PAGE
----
How UK institutions fail students of colour who have survived sexual harassment and assault on campus.
Completing a university degree is strenuous. Being a student of colour navigating the aftermath of sexual harassment and assault? Even more so. Especially when most UK institutions suffer from a chronic lack of diversity. Race intersects with sexuality in a number of ways, all of which are harmful. For example, the racist stereotyping of Black people as hypersexual deviants. In the public consciousness this can be seen through the experience of Terry Crews, who spoke openly on twitter about his genitals being molested by a Hollywood executive.
The myth of the black body as a vessel for sexual desire has had unconscionable consequences. Studies found that in the US, not only were Black women who spoke out against sexual assault less likely to be believed (Tilman et al. 2010), but perpetrators were likely to receive a shorter sentence if they had assaulted a Black woman rather than a White one. These are worrying statistics when considering that UK students are twice as likely to be sexually assaulted as the general population (ONS 2017). It is very likely that unless there is significant reform, Black students being assaulted at university will fall by the wayside.
Furthermore, Asian students appear to be disproportionately targeted. When exploring peer harassment in American Ivy-League institutions, Dr Susan Marine concluded that nearly one-third of reports of sexual misconduct were made by Asian and Asian-American women. Reportedly, there was a racist stereotype held by harassers that this group would be easier to exploit (Cantalupo 2019). Clearly, for students of colour, harassment is often an inherently intersectional experience. By ignoring this fact, university policy will never be adequately equipped to handle instances of assault in their institutions.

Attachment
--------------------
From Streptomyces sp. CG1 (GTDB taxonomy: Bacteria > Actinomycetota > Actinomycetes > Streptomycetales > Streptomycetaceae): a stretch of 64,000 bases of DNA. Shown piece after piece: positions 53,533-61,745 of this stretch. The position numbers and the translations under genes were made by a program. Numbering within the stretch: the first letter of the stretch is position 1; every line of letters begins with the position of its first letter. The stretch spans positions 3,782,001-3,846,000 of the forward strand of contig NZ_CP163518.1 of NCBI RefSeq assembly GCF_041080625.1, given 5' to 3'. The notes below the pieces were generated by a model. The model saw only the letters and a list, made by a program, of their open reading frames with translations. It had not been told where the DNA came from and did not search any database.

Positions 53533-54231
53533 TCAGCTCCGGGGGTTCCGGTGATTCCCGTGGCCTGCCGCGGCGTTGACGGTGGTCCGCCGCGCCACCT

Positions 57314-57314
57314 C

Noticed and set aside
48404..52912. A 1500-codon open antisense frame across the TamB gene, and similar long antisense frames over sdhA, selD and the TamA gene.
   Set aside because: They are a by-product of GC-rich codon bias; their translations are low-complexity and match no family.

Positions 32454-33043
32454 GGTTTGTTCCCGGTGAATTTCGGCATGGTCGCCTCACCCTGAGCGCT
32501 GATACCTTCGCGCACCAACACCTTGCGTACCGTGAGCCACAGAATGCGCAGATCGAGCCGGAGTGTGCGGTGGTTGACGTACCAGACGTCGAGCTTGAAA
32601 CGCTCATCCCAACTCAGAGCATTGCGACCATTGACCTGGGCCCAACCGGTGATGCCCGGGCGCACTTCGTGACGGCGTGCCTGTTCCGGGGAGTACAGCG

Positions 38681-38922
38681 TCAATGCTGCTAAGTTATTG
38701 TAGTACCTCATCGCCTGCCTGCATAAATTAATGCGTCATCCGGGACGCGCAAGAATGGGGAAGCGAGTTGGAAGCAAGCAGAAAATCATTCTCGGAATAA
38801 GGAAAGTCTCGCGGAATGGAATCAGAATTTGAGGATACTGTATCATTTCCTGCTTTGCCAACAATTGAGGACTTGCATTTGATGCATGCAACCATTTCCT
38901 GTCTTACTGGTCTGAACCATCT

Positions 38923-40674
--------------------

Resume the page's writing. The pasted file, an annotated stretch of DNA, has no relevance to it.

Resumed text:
UK institutions need to step up their game and start addressing the specific needs of their students on campus.
Unfortunately, it seems that for universities in the UK to ignore this is commonplace. The Universities UK Taskforce found a significant lack of information on this topic from higher education institutions, despite evidence suggesting that some students were targeted on the basis of their faith and ethnicity. They argued female Muslim students in the UK were particularly at risk of race hate crimes (Universities UK 2016). By consciously overlooking these factors, universities are doing their students from minority backgrounds a significant disservice, bordering on negligence. The failure to collect detailed data on this topic means that an already difficult issue becomes even more taxing to navigate.
Addressing intersectional experiences of sexual misconduct in universities is essential. Despite being more likely to be targeted as a result of their ethnicity or faith, many students of colour are reluctant to report their experiences to their institutions (Tilman et al. 2010). Can you blame them? The toll to the mental health of survivors is often substantial, with the actual action taken by universities being slim to nothing. The result?